This family pet, loved by some and hated by others, is a frequent visitor to gardens. It is a strange fact that cats hardly ever defecate in their owners gardens - they tend to do it in yours! Apart from the household pet you are also likely to be visited by feral cats - those that have gone wild and live by predation or by eating food put out for other pets. Although cat lovers will say that there pet is a ‘lovely creature’ it is no such thing when let loose in the garden. Cats are responsible for the destruction of a large range of wildlife including birds and small mammals. In Australia there is a program in operation to eradicate feral cats. These ‘furry pets’ that have gone wild have been decimating the local wildlife. I believe there is also action being taken to ensure that owners control their pets in suburban areas where some marsupials are still present. The same could be said of our inner city areas - how many owners care what their cat is up to once it has gone wandering? What I always ask is what would happen if I were to allow my dog to jump over someones garden and dig it up! Many methods for stopping cats soiling, or digging the garden have been put forward, which include bottles filled with water (to reflect their image), wire mesh or netting over seed beds, chicken manure, lion manure and moth balls. You can also buy purpose built ‘cat cut-outs’ which have reflective eyes. None of these methods seem to have a 100% success rate and it is unlikely you can prevent these incursions.


Dragonflies are recognised by their elongated body, agile flight and two roughly equal pairs of membranous wings. The order is divided into two sub orders, the dragonflies which hold their wings spread when resting, and the damselflies, which hold their wings together above their body when resting. Members are found in all tropical and temperate regions of the world. The adult head consists largely of the compound eyes; the antennae are short and hair like. Mouthparts are adapted for biting and for scooping prey from the air. The legs are located far forward on the body and are used mainly to grasp a resting spot such as a twig. The largest dragonfly, the Emperor Dragonfly is a swift and efficient hunter which patrols stretches of water at up to eighteen miles per hour, guarding its territory from other males and catching flying insects on the wing. Adults live for about one month, after a nymphal (larval) stage that lasts for two years. This particular beauty is found in the south and Wales in summer around lakes, ponds and canals. It is absent in Scotland. The wingspan of this dragonfly reaches 4.5 ins. Many other dragonflies are common to all parts of Britain including the Brown Aeshna and the Four-Spotted Libellula. These insects visit the garden, particularly if you have a pond, during the summer months and most females drop their eggs into the water, whilst others attach the eggs to the stems of aquatic plants just beneath the surface of the water. Some dragonflies deposit their eggs in elongated slits that they make in the stems of the plant, above or below the water line. The eggs develop into nymphs and spend their life entirely submerged, feeding on other aquatic animals and small fish.


Widespread throughout Europe, the Red Fox is the most abundant of the large carnivores and occurs in a wide variety of habitats, but usually in places with cover; in many areas it goes into villages and because of the dwindling natural open spaces is a frequent visitor in towns and even very built up areas. The vixen (female), which is smaller than the male, raises her young in the spring and a cavity under a garden shed is an ideal place for this purpose. You are probably more likely to see a fox roaming your neighbourhood than you are a stray dog. Dog-like in appearance with distinctive pointed ears, a narrow muzzle and a bushy white tipped tail, the Red Fox measures about 120cm in length, one third of which may be the tail, has a shoulder height of up to 40cm and weighs up to 10kg. Its colour is variable but usually rich reddish brown above and white below. Its food consists mainly of rodents but a variety of larger animals and soft fruit are also eaten; animals living in towns scavenge and are often mangy. Litters of 3 - 8 cubs are born in an underground earth. The presence of a Red Fox can be detected by its purposeful tracks which do not normally wander and pause like those of a domestic dog; the scattered remains of food around its den; a distinctive musty smell, and long twisted droppings containing hair, bone and insect remains. A variety of yaps and barks, or the vixens blood curdling scream, may be heard especially in the winter. Gardens provide a rich hunting ground for the fox where they can find scraps of domestic waste, pet food and insects. The Red Fox is the main carrier of Rabies in Europe.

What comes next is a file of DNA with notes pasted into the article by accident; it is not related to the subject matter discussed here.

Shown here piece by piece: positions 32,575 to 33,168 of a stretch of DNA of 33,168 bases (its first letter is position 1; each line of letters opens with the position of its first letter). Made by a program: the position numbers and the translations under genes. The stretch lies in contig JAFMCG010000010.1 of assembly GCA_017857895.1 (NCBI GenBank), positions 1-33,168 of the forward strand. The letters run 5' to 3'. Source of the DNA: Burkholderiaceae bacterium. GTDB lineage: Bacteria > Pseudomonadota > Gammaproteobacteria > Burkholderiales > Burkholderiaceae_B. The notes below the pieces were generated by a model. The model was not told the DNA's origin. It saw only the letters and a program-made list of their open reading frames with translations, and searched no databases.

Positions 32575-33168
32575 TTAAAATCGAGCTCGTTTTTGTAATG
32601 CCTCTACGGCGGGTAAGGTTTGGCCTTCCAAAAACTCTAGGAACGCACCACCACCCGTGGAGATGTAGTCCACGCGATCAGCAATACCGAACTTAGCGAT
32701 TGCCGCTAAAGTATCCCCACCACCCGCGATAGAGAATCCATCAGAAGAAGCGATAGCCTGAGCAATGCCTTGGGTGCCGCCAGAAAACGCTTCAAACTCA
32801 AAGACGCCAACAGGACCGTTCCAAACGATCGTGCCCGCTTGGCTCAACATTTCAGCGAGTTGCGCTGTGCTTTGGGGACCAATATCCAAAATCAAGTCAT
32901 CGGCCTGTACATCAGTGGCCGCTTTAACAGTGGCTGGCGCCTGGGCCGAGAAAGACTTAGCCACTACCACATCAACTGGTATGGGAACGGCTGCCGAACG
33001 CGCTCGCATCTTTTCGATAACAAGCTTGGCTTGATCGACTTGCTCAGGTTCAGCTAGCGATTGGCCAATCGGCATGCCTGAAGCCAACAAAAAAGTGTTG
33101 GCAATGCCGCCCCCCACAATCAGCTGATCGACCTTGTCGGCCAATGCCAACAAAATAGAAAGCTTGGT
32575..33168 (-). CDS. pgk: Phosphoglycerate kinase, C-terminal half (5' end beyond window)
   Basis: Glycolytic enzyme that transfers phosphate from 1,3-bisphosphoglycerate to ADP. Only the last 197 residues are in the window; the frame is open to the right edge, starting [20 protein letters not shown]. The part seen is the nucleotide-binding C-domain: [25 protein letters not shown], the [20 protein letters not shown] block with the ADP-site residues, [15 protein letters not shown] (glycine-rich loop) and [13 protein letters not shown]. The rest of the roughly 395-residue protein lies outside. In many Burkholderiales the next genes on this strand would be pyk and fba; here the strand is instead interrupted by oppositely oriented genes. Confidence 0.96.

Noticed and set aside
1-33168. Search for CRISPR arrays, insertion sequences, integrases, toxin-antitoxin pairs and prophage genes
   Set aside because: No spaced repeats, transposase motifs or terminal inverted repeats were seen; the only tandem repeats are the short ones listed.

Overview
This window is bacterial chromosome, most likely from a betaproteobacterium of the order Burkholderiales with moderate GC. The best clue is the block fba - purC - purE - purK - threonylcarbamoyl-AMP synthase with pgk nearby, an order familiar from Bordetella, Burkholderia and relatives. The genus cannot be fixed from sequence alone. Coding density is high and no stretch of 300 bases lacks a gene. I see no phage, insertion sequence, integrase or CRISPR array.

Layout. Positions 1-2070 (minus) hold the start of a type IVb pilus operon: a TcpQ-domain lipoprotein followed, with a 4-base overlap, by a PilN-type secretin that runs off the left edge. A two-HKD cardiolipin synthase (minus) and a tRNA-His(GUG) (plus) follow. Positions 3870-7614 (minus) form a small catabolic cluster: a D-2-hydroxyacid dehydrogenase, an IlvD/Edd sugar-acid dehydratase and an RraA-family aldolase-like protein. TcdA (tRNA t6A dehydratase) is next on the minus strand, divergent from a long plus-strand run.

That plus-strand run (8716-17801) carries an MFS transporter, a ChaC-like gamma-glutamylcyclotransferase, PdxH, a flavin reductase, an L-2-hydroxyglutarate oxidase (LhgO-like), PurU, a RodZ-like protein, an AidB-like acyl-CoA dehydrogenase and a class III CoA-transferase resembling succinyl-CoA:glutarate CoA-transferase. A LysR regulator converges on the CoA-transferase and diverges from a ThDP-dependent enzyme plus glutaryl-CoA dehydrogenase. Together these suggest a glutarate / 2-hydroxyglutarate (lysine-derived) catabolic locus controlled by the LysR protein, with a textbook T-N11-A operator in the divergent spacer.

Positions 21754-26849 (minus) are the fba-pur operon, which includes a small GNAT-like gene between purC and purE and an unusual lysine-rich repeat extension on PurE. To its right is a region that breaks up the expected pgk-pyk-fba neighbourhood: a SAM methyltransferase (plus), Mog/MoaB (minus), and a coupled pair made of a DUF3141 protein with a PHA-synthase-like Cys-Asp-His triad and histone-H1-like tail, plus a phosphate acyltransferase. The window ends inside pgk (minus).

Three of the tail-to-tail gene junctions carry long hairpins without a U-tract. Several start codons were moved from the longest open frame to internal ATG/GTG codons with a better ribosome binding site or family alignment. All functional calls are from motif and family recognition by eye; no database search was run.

Frogs are usually small animals that have smooth, moist skin, bulging eyes and external eardrums behind the eyes. The adults lack a tail. Frogs have long hind legs and most species can take long leaps. Many species also have webbed feet, making them excellent swimmers. Frogs aid humans in many ways. They control insect pests in wooded areas, farms and gardens, and several species have been introduced to various parts of the world as a defence against undesirable insects. Frogs are also important for research and medical laboratories because their skeletal, muscular, digestive and nervous systems are similar to higher animals. Although many people find then repugnant they are a true friend to the gardener. In the last few years their numbers have declined due to a viral disease. It is therefore important to try and reverse this trend and the easiest way of doing this is to build a small water feature in you garden. It is a wonderful sight on a summer evening, particularly after a rain shower, to watch them hop down the garden in search of all those garden pests which are damaging you plants. Toads, another amphibian, are usually distinguished from frogs by the roughness of their skin due to a large number of glandular tubercles (nodules). Toads, which have shorter legs than frogs, are shy and are normally nocturnal by nature. Toads are often more stouter than frogs and cannot jump as far. Again this is an animal that is a true friend to the gardener.